The A's, making a bold play to upgrade their starting rotation, signed free-agent right-hander Ben Sheets to a one-year, $10 million contract Tuesday.
Sheets, 31, missed all of 2009 while recovering from elbow surgery. If healthy, the four-time NL All-Star will provide a strong veteran anchor for the A's young rotation.
The A's sent two representatives to watch Sheets throw, director of player personnel Billy Owens and minor league roving pitching instructor Gil Patterson.
"They liked what they saw," assistant general manager David Forst said in a phone interview. "Enough to lead us to think that we should pursue this."
Sheets spent his first eight major league seasons with the Milwaukee Brewers, going 86-83 with a 3.72 ERA. He struck out a career-best 264 batters in 2004.
Oakland, which recently re-signed two-time All-Star Justin Duchscherer, still had a spot to fill in the rotation. The A's were set to formally introduce Sheets at a news conference later Tuesday.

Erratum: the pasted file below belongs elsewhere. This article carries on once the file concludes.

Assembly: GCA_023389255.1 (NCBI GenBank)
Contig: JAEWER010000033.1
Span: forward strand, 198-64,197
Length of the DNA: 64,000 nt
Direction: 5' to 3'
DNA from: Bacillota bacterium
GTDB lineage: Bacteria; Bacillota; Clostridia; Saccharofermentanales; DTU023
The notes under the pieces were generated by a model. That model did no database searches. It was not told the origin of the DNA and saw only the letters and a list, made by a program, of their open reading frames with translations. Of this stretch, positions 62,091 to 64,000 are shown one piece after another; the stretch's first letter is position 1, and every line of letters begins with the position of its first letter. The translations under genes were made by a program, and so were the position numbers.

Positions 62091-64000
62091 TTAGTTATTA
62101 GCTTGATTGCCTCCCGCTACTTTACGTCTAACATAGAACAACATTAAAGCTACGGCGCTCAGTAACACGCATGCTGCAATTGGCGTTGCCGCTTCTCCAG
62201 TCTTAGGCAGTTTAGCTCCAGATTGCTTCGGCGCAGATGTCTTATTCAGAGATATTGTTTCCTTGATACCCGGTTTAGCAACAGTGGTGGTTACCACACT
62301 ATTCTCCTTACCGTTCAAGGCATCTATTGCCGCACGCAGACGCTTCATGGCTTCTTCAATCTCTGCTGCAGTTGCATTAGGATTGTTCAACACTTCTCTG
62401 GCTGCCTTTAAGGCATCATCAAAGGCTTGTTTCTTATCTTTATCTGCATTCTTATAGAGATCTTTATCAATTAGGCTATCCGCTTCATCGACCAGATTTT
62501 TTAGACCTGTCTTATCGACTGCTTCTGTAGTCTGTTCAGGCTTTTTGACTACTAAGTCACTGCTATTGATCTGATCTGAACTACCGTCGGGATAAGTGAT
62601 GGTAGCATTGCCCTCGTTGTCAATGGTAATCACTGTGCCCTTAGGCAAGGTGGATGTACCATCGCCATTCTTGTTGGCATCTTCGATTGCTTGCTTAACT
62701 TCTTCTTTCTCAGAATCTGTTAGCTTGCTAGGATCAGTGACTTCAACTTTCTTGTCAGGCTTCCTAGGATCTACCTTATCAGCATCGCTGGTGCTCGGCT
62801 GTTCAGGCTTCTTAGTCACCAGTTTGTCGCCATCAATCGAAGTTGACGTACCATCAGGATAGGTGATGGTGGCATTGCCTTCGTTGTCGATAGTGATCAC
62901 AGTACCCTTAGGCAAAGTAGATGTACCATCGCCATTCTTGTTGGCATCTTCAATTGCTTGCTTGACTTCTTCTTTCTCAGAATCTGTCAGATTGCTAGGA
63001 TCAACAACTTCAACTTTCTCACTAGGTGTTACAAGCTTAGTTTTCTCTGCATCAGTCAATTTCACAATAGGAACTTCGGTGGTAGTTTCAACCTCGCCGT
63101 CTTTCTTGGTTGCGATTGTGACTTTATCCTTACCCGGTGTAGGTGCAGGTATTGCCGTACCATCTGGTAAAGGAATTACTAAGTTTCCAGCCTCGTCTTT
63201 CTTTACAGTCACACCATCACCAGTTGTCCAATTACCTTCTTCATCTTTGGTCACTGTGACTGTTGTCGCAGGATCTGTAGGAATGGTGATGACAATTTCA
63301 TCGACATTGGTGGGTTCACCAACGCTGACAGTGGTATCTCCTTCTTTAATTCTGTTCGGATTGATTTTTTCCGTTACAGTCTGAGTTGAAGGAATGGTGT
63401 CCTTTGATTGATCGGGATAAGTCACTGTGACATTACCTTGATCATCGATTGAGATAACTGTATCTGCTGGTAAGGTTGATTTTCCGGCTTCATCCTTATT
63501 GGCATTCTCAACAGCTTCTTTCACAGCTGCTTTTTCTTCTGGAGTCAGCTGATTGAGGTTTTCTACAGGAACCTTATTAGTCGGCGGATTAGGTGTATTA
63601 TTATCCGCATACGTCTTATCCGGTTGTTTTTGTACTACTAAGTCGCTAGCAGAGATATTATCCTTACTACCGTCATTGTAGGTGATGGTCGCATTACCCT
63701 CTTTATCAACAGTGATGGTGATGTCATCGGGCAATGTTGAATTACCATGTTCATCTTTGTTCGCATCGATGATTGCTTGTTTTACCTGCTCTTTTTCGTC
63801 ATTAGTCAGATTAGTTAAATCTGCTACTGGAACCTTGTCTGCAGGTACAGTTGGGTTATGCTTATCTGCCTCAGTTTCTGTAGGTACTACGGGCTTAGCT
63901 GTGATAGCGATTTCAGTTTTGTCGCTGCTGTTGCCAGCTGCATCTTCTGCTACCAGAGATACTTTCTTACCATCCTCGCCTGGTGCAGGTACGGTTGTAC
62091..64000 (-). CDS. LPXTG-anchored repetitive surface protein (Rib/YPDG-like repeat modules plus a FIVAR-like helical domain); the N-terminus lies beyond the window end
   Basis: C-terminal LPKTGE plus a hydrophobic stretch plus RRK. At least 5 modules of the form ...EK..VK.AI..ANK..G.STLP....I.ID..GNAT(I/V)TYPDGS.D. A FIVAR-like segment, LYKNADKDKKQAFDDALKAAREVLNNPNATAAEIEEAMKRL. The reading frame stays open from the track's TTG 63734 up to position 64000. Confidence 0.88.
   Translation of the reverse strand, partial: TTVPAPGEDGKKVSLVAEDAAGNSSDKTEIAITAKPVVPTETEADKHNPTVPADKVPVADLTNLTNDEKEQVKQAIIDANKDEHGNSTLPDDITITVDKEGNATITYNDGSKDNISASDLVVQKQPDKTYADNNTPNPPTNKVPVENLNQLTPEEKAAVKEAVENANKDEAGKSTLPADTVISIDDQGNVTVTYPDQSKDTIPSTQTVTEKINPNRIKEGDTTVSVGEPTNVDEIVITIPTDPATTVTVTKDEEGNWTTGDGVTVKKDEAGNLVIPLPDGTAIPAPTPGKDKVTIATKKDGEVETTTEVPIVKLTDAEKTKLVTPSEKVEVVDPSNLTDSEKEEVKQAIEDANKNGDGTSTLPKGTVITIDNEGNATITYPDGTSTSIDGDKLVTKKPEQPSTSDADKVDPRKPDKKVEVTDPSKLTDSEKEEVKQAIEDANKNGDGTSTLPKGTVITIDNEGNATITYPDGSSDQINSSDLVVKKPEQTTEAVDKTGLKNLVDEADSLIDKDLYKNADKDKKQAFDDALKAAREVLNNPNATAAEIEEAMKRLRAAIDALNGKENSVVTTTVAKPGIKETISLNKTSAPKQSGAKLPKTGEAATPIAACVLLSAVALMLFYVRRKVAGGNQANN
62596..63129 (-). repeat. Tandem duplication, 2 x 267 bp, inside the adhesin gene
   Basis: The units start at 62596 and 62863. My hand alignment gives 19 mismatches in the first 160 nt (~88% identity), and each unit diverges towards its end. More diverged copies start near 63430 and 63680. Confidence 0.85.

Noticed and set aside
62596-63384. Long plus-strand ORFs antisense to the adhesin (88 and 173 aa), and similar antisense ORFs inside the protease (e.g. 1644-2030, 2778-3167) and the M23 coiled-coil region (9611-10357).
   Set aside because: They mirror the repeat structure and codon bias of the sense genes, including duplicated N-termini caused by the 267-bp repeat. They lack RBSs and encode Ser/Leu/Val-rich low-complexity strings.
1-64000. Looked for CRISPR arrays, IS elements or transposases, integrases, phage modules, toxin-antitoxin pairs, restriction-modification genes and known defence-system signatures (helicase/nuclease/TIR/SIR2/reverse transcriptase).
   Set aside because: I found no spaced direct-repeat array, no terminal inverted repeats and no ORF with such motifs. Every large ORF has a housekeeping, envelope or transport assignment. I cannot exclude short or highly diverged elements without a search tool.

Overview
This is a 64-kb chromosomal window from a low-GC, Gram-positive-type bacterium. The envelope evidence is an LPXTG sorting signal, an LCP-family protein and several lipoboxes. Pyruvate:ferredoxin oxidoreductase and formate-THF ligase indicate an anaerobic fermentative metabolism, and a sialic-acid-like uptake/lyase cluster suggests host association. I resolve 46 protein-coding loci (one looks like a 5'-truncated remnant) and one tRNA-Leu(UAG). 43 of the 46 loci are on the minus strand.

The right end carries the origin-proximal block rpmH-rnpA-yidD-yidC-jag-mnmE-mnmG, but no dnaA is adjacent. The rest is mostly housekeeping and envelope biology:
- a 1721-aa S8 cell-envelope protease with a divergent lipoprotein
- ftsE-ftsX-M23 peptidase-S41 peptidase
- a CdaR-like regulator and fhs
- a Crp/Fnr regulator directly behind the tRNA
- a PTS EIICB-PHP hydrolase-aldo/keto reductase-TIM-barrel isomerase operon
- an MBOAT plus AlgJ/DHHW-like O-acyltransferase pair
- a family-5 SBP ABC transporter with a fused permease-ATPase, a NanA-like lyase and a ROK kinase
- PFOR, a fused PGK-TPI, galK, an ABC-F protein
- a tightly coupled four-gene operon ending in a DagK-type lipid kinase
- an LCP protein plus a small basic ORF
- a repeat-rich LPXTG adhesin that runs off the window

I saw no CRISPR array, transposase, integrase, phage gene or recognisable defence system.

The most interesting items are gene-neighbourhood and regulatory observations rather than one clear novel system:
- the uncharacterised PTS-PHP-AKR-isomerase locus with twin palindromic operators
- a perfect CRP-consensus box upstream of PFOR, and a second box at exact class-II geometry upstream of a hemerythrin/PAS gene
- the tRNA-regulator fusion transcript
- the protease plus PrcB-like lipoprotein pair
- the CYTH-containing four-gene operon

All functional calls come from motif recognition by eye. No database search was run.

Sheets will join Duchscherer, Brett Anderson and Dallas Braden -- with the other rotation spot likely to be filled by either Gio Gonzalez or Trevor Cahill.
The A's can't be sure exactly what they'll get from either Duchscherer or Sheets since neither pitched in 2009. Duchscherer underwent arthroscopic right elbow surgery on March 31 and later was treated for clinical depression.
GM Billy Beane brought Duchscherer back on an incentive-laden one-year contract.
Both pitchers have said they feel fine physically.
Sheets underwent elbow surgery last February to repair a torn flexor tendon that he hurt in 2008. So, by the start of spring training next month he will be about a year out from the procedure.
Sheets and the Texas Rangers had been in negotiations on a two-year contract last winter but a physical on the 2008 All-Star Game starter revealed the elbow problem.
The A's finished with 75 wins for the second straight season and in last place in the AL West, losing their final seven games.
The Mets were among the other teams that had pursued Sheets.
Information from The Associated Press was used in this report.